Chess in 1967

 by Bill Wall


In 1967, the Andorra Chess Federation was formed.


On January 10, 1967, Ludwid Engels (1905-1967) died in Sao Paulo, Brazil at the age of 61.  He was one of the leading German players in the 1930s. 


In February, 1967, James Creevey (1873-1967) died in Dublin at the age of 93.  He was Irish champion in 1933 and 1934.


On February 5, 1967, Gad Rechlis was born in Israel.  He was awarded the GM title 1990.


On February 10, 1967, French master Pierre Rolland (1926-1967) died in a car accident.  He was French champion in 1956.


On February 25, 1967, Julio Ernesto Granda-Zuniga was born in Camana, Peru.  He was awarded the IM title in 1984 and the GM title in 1986.  He was champion of Peru in 1994, 1995, 1996, 1997 and 2002.  He was champion of South America in 1993,


On March 1, 1967, Stuart Conquest was born in Ilford, England.  He was world under-16 champion in 1981.  He was awarded the IM title in 1985 and the GM title in 1992.  He was British champion in 2008.


In April 1967, Bobby Fischer took 1st place at Monaco. His USCF rating was 2762. He received an appearance fee of $2,000 and a 5,000 franc first prize. The trophy was presented to him by Prince Rainier and Princess Grace. Fischer refused to pose for a photograph with the prince or princess.


On April 9, 1967, Jon Litvinchuk was born in Russia.  He was the 1982 National High School chess co-champion. In 1986, he won the US Junior Chess Championship.


On April 22, 1967, Christine Flear (nee Leroy) was born in France.  She was awarded the WIM title in 1986.  She was women’s champion of France in 1985, 1991, 1994, 1998 and 1999. 


On May 3, 1967,  Stefan Fazekas (1898-1967) died in Buckhurst Hill, Essex, England, at the age of 69.  He was awarded the IM title in 1953 and the IMC title in 1964.  He was British champion in 1957 at the age of 59.


On May 15, 1967, Simen Agdestein was born in Norway.  He was Norwegian champion in 1982 (after a play-off) and Nordic champion in 1985 (also after a play-off).  He was awarded the IM title in 1983 and the GM title in 1985.  He was Norway’s first chess grandmaster but also represented Norway on their professional soccer (football) team.  He had to give up soccer due to injuries on his knee.  He currently teaches soccer and chess at the Norwegian Sports Gymnasium.  He was the early coach of world champion Magnus Carlsen.


On May 17, 1967, James Clifford Howell was born in Brent, England.  He was awarded the IM title in 1985 and the GM title in 1995.


On May 26, 1967, Gideon Ståhlberg (1908-1967) died of a liver ailment in Leningrad at the age of 59.  Ståhlberg was in Leningrad for an international chess tournament.  He won the Swedish championship 11 times.  He was awarded the GM title in 1950.  He was also a former Argentine bridge champion. (source: Old City Derrick, PA, May 31, 1967)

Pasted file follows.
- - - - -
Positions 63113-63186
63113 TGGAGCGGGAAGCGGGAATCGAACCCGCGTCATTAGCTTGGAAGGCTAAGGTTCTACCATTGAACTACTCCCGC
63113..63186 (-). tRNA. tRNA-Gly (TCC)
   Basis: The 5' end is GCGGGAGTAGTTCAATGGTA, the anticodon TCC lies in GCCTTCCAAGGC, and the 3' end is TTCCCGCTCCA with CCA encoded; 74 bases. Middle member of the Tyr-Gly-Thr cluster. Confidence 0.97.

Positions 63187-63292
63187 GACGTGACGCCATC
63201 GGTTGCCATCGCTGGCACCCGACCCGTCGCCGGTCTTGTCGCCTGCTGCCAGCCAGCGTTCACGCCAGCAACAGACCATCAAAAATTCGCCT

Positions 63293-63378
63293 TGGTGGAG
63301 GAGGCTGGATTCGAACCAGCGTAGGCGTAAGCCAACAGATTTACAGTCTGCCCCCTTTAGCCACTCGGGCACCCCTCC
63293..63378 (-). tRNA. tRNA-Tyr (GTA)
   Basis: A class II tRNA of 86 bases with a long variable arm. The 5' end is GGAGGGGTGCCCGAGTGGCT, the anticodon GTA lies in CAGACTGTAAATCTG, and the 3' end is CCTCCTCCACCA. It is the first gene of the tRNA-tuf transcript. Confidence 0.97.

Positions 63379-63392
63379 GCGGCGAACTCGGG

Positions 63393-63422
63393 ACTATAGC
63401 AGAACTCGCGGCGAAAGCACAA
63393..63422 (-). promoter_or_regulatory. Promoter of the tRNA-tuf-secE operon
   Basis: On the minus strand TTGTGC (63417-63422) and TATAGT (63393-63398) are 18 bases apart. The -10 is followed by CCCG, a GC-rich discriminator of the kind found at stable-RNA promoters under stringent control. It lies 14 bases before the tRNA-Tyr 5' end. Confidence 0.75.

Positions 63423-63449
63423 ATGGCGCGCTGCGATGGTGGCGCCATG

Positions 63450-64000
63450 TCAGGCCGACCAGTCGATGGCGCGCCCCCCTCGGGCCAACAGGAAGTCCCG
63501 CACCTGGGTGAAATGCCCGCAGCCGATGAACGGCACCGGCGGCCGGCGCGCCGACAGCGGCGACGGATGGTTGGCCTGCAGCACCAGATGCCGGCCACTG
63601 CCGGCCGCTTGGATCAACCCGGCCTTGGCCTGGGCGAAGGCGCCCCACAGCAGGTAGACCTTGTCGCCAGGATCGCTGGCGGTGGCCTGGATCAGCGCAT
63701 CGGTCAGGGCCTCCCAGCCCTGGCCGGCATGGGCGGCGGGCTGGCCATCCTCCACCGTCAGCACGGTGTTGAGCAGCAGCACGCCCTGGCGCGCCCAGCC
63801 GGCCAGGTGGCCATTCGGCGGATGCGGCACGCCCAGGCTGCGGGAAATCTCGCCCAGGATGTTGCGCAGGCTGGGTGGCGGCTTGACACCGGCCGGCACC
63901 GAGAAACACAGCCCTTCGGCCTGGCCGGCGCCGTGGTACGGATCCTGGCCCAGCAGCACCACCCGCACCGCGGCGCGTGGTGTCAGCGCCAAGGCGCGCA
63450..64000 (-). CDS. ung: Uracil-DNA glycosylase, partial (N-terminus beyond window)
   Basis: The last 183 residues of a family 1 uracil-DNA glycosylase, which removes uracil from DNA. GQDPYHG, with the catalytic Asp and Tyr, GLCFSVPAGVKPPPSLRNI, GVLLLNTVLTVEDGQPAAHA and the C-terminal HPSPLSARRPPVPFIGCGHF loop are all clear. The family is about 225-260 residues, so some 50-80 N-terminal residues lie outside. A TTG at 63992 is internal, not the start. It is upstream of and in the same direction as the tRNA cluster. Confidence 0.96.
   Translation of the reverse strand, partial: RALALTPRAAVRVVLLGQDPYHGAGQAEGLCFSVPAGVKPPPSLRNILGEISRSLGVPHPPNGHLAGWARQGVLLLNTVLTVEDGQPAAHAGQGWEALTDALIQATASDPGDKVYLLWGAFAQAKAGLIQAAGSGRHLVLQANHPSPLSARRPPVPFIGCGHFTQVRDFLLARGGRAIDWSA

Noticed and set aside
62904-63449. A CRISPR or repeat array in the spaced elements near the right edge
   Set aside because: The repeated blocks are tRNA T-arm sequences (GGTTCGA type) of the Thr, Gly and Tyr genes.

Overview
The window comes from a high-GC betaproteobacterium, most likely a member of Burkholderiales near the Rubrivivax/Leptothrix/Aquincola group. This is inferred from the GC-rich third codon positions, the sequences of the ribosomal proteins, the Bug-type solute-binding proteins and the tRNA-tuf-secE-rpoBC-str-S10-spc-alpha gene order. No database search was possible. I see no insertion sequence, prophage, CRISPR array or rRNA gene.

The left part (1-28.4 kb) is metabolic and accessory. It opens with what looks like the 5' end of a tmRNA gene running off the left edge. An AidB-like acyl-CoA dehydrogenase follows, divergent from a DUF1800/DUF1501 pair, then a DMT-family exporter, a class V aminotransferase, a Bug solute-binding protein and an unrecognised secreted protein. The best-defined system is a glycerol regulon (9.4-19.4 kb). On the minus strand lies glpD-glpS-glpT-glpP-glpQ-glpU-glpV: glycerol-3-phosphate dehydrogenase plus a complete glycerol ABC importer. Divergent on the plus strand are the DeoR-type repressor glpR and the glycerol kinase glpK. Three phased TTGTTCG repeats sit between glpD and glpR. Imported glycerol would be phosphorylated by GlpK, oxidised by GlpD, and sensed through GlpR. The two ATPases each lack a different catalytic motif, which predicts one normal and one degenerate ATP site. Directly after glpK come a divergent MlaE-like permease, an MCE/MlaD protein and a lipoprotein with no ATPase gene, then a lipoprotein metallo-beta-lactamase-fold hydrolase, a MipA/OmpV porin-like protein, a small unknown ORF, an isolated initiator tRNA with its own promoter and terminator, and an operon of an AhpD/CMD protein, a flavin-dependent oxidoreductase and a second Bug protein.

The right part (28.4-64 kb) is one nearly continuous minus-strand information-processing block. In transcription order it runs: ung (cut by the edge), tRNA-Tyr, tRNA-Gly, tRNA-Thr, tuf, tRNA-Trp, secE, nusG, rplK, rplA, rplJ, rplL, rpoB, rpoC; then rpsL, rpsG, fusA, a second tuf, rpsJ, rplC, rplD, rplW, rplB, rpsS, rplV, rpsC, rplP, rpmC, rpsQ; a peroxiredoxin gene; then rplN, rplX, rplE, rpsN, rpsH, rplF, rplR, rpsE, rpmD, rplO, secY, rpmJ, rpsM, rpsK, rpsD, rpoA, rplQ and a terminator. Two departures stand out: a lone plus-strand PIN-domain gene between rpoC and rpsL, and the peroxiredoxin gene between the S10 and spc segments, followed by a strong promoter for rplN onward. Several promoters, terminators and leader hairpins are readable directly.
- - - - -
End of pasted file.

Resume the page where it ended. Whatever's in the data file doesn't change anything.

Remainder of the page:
On May 29, 1967, Lucas Brunner was born in Bern, Switzerland.  He was awarded the IM title in 1986 and the GM title in 1994.  He was Swiss champion in 1994.


On May 30, 1967, Alfred Brinckmann (1891-1967) died in Kiel, Germany at the age of 76.  He was awarded the IM title in 1953.  He was a chess author.


On June 6, 1967, Josef Klinger was born in Austra.  He was Austrian champion in 1985 and 1993. He was awarded the IM title in 1985 and the GM title in 1988.


On July 21, 1967, Walte Arencibia-Rodriguez was born in Holguin, Cuba.  He was awarded the IM title in 1986 and the GM title in 1990.  He was 1986 World Junior Champion.  He won the Cuban championship in 1986 and 1990.


On September 12, 1967, Alexander Shabalov was born in Riga, Latvia.  He was awarded the IM title in 1989 and his GM title in 1991.


On September 29, 1967, an episode (Season 1, Episode 1) called “Arrival” featured live chess in a village on The Prisoner (TV series from 1967 to 1968), starring Patrick McGoohan (1928-2009).  The Prisoner gets checkmated by the Admiral, but beats the General in the next episode.


In October, 1967, a famous incident occurred in a game between Milan Matulović and István Bilek at the Sousse Interzonal in Tunisia.   Matulović played a losing move but then took it back after saying "J'adoube" ("I adjust" – which should be announced before adjusting pieces on their square). His opponent complained to the arbiter but the modified move was allowed to stand. This incident earned Matulović the nickname "J'adoubovic."  Bobby Fischer participated in the Sousse Interzonal, but withdrew after leading the event with 7 wins and 3 draws. He forfeited his game with the Soviet international master Gipslis because of too many games he had to play in succession as a result of the tournament organizers re-scheduling his games around his religious holidays and Sabbath. Since the organizers would not let him replay the forfeited game, Fischer withdrew. His USCF rating was 2754 after this event.


On October 22, 1967, Stefan Mohr was born in Germany.  He was awarded the GM title in 1989.


On October 25, 1967, Arpad Vajda (1896-1967) died in Budapest as a result of a gas leak from a faulty oven.  He was 71.  He was Hungarian champion in 1928.  He was awarded the IM title in 1950.


On November 24, 1967, an episode called “Checkmate” (Season 1, Episode 9) appeared on The Prisoner, starring Patrick McGoohan (Number 6).  The Villagers are the chessmen and the players sit in elevated chairs calling out moves with megaphones playing living chess.  The game ended in checkmate.  The escape secret word was Rook to Queen Pawn 6, check.


In December, 1967, Anatoly Karpov won the European Junior Championship in Groningen, Netherlands.


By the end of 1967, at age 18, Walter Browne was the highest rated Junior (under 21) in the USA, with a rating of 2419.  He was the 17th highest rated player in the USA.  Bobby Fischer was 1st with a 2762 rating.